Welcome back as we continue to explore our curious collection of stationery terms, this week it’s D we will explore, as well as E and F.

A deckle is a key component in a paper making machine, as it keeps the slurry within the frame to control size.

The origins of the humble flat headed pin may surprise you. Initially used by draughtsmen to hold down their drawings, drawing pins soon caught on and became a staple piece of stationery in the home and office.

Electoral stain is a clever type of ink that is applied to voter’s fingers during an election to mark those that have voted, preventing double voting scams. Not quite caught red handed but you get the picture.

Elastic bands are probably one of the most simple stationery products but are used daily across the world to hold items together.

#Q How many elastic bands complied the biggest ever elastic band ball?

#A The massive rubbery ball was made by Joel Waul using a whopping 700,000 elastic bands. It is more than 8ft (2.4m) tall and weighs 9,032lb (4,097kg).

Along with the usual stationery terms such as Easels, Envelopes, and Erasable pens you have the simple Eraser. Ever wondered how people rubbed out markings before the invention of the rubber eraser? Bizarrely with stale bread! Functional and a tasty snack as well.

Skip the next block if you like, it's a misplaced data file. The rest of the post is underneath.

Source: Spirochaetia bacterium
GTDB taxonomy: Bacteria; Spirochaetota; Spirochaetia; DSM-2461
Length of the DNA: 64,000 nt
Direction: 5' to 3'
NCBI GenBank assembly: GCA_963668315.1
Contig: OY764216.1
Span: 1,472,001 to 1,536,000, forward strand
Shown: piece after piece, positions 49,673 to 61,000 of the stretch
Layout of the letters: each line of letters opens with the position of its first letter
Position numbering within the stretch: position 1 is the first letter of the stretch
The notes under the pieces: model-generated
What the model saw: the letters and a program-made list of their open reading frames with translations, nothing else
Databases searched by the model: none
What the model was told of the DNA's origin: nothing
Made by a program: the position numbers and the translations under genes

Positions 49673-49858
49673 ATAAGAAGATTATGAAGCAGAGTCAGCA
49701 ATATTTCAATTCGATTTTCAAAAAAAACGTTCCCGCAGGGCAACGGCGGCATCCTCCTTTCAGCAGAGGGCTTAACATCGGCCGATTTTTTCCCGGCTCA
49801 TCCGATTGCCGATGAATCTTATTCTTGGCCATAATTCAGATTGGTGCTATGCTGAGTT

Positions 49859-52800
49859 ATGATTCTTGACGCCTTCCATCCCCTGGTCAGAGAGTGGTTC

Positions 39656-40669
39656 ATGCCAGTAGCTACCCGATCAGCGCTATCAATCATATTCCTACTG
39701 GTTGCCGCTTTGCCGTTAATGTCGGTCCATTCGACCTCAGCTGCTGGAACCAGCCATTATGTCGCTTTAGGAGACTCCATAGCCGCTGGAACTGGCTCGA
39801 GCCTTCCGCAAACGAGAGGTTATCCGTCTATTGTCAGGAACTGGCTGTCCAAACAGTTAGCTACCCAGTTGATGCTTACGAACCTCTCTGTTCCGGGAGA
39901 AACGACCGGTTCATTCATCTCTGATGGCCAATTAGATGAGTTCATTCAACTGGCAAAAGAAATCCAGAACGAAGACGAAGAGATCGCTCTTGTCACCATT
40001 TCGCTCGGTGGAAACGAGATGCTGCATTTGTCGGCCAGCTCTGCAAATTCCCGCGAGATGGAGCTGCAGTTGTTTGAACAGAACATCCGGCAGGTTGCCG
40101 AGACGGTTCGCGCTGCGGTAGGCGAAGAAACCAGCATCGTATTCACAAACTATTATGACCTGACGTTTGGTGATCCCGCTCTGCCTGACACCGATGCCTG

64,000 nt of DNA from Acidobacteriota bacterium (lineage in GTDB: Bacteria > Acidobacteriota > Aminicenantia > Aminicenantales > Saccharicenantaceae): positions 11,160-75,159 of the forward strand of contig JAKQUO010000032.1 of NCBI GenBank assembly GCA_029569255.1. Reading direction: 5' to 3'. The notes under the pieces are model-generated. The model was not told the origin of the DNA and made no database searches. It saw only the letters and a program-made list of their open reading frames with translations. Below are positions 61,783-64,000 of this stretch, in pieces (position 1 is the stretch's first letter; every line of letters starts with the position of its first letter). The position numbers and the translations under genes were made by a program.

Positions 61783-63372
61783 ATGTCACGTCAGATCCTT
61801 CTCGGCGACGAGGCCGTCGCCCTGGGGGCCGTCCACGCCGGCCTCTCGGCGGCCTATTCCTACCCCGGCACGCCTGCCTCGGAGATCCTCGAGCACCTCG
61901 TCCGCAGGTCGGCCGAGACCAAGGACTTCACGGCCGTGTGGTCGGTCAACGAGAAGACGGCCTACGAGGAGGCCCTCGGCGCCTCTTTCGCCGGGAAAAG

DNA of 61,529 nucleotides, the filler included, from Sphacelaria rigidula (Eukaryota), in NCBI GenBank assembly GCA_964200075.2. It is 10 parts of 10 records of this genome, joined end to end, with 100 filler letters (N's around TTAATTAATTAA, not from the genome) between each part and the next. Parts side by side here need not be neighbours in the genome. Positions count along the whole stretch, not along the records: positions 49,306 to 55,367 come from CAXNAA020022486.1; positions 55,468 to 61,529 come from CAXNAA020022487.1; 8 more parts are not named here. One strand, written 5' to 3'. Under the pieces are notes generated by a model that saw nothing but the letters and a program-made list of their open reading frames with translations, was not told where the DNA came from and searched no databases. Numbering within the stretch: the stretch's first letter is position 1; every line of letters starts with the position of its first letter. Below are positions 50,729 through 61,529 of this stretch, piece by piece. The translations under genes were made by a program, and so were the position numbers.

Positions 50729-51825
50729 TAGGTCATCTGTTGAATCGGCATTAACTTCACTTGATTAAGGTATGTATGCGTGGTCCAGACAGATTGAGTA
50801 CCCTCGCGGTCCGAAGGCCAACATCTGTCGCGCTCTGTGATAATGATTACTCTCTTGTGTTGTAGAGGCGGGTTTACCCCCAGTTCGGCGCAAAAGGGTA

Do you ever find yourself pausing mid-sentence to carefully study the top of your pencil and absently wonder what the small metal band is called that holds on the eraser? No? Well we are going to tell you anyway! It’s a Ferrule. Ferrules can be found on many stationery articles, such as pens and paintbrushes to attach materials to a shaft.

Foolscap was the standard size of writing paper before A4 took the crown, and earnt its name due to the watermark of a jesters cap on it in the 18th Century.

Fineliners are a type of pen with extremely thin nibs designed for the most intricate writing and colouring.

Ever heard of Franking? A chap called Engle Frankmussler was the hero that invented the franking machine. Allowing the users to pay for postage via Royal Mail, without the need for stamps.

And that brings us to the end of this week’s exciting journey into the rarely explored terms of stationery. Next week it’s G, H and I who will be revealing what the tip of the finest calligraphy brush is called and of course what a helmet base is.

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